It doesn’t have to end like this. Isn’t that what they always say? Hell, who knows? Like any of us are actually there when you would say something like that. Because nobody walks away to actually talk about it.

But it makes sense, doesn’t it? Sure it does. I doesn’t have to be like this. What you’re really saying is this: It can’t be any other way.

He’s sitting in the chair now, head lolled over, grinning at the light like a ten-year-old that found his way to the good stuff in Grandpa’s special cabinet an didn’t know what he was getting in to. He’s not feeling too much, and he’s grinning for reasons he doesn’t understand.

And then he asks me, “You remember when we were kids?”

It’s the kind of question a man asks when he’s trying to find something from the past to save him, as if he can step into a time machine and make everything alright.

The problem is this: Time only goes one way. And no matter how hard you try, what you done can’t be undone. It would be like asking black to be white. Day to be night. Thunder to be silent.

“Yeah, I remember.”

He starts laughing. The semi-hysterical drunk laugh of a man who tries to push something out of his mind, as if he can control it somehow. Laugh hard enough and reality changes. The moment is just a joke and on the other side of that raucous chuckling that makes his chest bounce up and down he’ll find the next moment. The next breath.

If he laughs, he can pretend this will end a different way.

He sits up, drool and blood dripping from the corner of his mouth. His eyes flutter and he knits his brow. “Oh,” he says. Then he drags his sleeve across the corner of his mouth. Staring at the smear of blood on his shirt, he asks, “How did that happen?”

He looks at me with fawn-like eyes now.

“You were unconscious,” I say, handing him a fresh white towel. I have a stack of them. It’s the least I can do.

Looking scared now, he asks again, somehow trying to use his words to push his fate into the next room where he can shut the door, lock it in and then run like hell to get away from it. “Do you remember when we were kids?”

“Of course I do.”

He takes the towel, wincing as he gingerly dabs at the corner of his mouth. He’s looking at me with those eyes again – the ones that are just beginning to realize what is happening. Which means he’s still clear-headed enough to try and figure things out. I need him to focus on not dying. We’re not there yet.

I slug him again with the sap, on the other side of his face this time. Just as he goes back under, I feel the tears well up in my eyes again. I let them spill out on my cheek and dab them away with the next towel. He never notices the dampness of my tears. It’s tough, though. All I got is about thirty seconds to stop crying and clean up my face so he won’t think there’s something he can do to sway me.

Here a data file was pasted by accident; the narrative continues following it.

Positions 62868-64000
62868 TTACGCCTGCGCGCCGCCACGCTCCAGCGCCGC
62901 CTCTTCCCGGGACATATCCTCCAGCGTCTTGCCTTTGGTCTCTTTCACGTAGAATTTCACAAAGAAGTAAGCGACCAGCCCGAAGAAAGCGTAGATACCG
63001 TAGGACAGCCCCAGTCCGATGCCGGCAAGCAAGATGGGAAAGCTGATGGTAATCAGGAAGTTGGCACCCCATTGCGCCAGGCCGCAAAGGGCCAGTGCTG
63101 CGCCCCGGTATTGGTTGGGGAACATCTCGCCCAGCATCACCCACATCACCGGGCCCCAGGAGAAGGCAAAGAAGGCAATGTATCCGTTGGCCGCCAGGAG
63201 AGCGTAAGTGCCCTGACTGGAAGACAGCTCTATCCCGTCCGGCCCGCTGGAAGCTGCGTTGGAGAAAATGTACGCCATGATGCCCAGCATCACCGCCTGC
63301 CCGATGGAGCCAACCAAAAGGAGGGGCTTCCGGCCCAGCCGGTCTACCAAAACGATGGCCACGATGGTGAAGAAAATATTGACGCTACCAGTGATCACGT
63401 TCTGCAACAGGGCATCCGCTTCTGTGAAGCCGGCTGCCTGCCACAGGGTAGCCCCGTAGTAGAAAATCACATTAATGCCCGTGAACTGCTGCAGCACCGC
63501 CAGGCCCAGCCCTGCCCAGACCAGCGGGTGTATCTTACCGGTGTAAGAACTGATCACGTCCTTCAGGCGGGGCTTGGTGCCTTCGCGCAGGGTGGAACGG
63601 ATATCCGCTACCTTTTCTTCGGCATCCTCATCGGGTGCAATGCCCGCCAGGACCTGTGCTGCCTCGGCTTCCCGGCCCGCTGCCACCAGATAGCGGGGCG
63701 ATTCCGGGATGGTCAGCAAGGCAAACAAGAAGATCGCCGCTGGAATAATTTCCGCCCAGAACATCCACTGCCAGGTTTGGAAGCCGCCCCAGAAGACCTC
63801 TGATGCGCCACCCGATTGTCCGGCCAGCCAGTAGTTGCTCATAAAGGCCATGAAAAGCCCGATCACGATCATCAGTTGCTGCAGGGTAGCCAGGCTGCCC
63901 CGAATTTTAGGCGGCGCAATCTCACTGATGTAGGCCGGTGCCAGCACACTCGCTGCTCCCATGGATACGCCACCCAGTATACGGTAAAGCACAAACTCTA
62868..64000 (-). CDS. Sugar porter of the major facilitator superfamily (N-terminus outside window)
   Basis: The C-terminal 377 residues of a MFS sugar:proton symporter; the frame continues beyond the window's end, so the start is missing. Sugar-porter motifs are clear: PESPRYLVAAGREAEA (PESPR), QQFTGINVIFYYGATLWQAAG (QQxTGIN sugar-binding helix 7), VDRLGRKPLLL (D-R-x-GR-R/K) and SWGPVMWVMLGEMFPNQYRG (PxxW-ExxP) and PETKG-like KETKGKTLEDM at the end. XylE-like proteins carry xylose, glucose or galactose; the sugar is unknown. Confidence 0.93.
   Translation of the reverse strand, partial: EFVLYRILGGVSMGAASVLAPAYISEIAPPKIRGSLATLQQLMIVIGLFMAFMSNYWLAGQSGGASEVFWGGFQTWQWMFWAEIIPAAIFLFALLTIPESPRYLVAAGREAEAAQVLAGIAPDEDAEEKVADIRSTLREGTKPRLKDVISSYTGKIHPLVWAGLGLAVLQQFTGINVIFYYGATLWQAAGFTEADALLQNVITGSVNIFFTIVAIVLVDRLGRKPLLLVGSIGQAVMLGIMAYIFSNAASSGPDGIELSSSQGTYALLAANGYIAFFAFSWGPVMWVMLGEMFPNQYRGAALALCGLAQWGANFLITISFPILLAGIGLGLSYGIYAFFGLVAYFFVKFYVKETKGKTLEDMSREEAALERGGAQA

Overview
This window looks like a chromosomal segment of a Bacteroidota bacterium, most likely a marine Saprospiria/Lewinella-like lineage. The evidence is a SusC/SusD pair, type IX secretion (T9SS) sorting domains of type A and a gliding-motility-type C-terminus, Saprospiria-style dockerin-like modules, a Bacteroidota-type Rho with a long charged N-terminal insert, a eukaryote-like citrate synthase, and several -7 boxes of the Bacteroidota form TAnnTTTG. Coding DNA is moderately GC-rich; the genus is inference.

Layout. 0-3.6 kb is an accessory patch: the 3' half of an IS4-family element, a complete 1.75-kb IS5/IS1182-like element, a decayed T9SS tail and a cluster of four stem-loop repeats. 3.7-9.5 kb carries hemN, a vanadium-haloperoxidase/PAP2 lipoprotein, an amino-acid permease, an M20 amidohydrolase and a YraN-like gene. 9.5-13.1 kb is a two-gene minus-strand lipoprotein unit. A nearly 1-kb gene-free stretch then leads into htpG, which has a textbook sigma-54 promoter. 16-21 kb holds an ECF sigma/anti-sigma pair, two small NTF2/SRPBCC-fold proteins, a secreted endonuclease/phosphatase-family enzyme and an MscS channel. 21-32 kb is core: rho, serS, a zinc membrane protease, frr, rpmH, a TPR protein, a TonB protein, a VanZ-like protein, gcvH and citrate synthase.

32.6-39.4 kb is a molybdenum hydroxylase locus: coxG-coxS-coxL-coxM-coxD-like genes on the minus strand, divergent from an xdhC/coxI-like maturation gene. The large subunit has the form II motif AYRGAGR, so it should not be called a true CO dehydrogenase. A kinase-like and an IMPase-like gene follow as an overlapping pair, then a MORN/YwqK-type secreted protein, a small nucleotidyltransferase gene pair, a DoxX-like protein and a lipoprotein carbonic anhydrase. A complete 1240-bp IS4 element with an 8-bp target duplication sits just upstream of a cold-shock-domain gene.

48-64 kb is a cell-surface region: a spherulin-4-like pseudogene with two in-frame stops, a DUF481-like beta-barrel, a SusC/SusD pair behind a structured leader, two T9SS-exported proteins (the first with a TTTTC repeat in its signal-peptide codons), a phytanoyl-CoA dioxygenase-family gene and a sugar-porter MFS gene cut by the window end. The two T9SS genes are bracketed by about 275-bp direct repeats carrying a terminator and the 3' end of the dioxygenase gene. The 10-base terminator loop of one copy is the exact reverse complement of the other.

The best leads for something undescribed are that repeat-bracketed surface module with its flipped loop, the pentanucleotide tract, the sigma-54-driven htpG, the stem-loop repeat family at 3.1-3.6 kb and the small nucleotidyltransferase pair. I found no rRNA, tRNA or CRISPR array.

He comes around again, gurgling and coughing, then, while his head is still leaned back and his chest is arching towards the light, he laughs again. It’s like coming out of anesthesia. You’re groggy but somehow know that you have escaped death and now you need to claw back the rest of the way. Life beckons hard. And so he laughs, pleading for it to fill his lungs.

He sits up, paws at the other corner of his mouth. I offer him another towel, but he holds his hand up, refusing. I lay it in my lap.

“You remember when we were kids?” he asks again.

“Yeah. You keep asking that.”

His face goes slack. He’s suddenly sober. He leans forward. His voice goes low and quiet, that earnest voice that unveils a reality that I must have forgotten about. It’s the voice that tries to drag me to a corner that only we know about, that one place where it’s just us against the world.

“You remember that time I found you in front of that teacher’s house?”

I close my eyes for a moment. The memory stings.

“Yeah, I remember.”

He leans in a little closer. “Well then you remember how I pulled the hose out of the exhaust pipe.” He arches his brow, waiting for an answer.

“Yeah, I remember that.”

“Then you remember that I laid you out on the ground and gave you CPR until you coughed and then started crying so hard I thought your body was going to shake itself apart.”

It really was like that. That coughing and sobbing that surged out from a place deep down inside my bones. It was my turn that night to claw my way back to life, clutching at its tendrils, desperate to never let it go.

Then, I remembered why I didn’t want to live anymore.